The natural time course of mood includes both acute responses to stimuli and spontaneous fluctuations. To date, neuroimaging studies have focused on either acute affective responses or spontaneous neural fluctuations at rest but no prior study has concurrently probed both components, or how mood disorders might modulate these processes. Here, using fMRI, we capture the acute affective and neural responses to naturalistic positive mood induction, as well as their spontaneous fluctuations during resting states. In both healthy controls and individuals with a history of depression, our manipulation acutely elevates positive mood and ventral striatum activation. Only controls, however, sustain positive mood over time, and this effect is accompanied by the emergence of a reciprocal relationship between the ventral striatum and medial prefrontal cortex during ensuing rest. Findings suggest that corticostriatal pathways contribute to the natural time course of positive mood fluctuations, while disturbances of those neural interactions may characterize mood disorder.
Bibliographical noteFunding Information:
This work was supported by The Adam Corneel Young Investigator Award (McLean Hospital; awarded to R.A.), The Brain and Behavior Research Foundation NARSAD Young Investigator Award (awarded to R.A.), The William Rosenberg Family Foundation (Carol Silverstein and Jill Gotlieb) (awarded to DAP), Carroll C. D. and Robert W. Pierce, Jr (awarded to D.A.P.), and NIMH grants R01 MH068376 and R01 MH101521 (awarded to D.A.P). The content is solely the responsibility of the authors and does not necessarily represent the official views of the National Institute of Health. We thank Mr Robert T. Mankoff, chief editor, the New Yorker Caption Contest, for providing all the captions and cartoons that were used in the task, as well as for his fruitful thoughts throughout the construction of the task. In addition, we thank Dr Adeel Razi from the Wellcome Trust Centre for Neuroimaging, University College London, for aiding with the DCM analyses and Dr Daniel D. Dillon for providing comments on previous versions of this paper. Finally, many thanks to the following members of the Center for Depression, Anxiety, and Stress Research at McLean Hospital for assisting in various aspects of the study: Dr Randy P. Auerbach, Dr Poornima Kumar, Dr Christian A. Webb, Dr Ashlee Van’t Veer, Dr Alexis E. Whitton, Ms. Nancy Hall Brooks, Ms Pragya Kakani, and Ms Manon L. Ironside.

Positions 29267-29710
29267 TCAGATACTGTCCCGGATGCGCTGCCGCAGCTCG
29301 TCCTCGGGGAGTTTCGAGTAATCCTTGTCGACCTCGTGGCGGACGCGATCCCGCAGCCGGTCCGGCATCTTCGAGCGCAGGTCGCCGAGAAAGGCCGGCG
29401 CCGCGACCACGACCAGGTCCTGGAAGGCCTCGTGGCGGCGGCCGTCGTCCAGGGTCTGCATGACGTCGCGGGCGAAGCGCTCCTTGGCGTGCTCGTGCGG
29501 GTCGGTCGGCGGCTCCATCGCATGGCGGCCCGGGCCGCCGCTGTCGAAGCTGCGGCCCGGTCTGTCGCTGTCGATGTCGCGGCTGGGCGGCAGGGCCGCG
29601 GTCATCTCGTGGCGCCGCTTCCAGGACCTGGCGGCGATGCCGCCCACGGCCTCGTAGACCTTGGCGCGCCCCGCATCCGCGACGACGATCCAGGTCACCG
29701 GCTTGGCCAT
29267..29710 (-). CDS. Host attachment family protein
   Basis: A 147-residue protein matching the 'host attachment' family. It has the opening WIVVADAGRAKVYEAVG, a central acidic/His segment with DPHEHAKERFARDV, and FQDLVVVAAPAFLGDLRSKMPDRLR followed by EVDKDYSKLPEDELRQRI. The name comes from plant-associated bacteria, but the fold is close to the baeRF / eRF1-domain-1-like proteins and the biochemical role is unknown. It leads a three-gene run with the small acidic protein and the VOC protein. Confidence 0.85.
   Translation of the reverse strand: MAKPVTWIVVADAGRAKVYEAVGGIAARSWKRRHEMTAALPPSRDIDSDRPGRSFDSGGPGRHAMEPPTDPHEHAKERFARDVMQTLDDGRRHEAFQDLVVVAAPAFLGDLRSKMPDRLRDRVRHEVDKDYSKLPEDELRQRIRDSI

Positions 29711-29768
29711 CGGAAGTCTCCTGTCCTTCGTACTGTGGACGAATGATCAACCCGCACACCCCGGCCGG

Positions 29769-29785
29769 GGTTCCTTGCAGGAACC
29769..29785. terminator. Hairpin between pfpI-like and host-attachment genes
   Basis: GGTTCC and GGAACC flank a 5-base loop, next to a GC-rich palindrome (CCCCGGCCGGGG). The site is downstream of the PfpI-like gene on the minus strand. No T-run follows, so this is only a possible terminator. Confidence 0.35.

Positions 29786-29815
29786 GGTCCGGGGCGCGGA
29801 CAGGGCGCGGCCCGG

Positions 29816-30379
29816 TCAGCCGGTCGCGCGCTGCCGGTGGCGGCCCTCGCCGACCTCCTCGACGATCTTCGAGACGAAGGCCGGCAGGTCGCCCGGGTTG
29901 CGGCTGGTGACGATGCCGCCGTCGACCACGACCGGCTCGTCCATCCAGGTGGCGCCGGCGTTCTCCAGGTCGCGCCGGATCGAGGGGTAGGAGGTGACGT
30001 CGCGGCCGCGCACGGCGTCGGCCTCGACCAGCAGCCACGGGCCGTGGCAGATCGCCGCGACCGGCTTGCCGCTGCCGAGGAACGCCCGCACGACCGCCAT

ASJC Scopus subject areas
- Chemistry (all)
- Biochemistry, Genetics and Molecular Biology (all)
- Physics and Astronomy (all)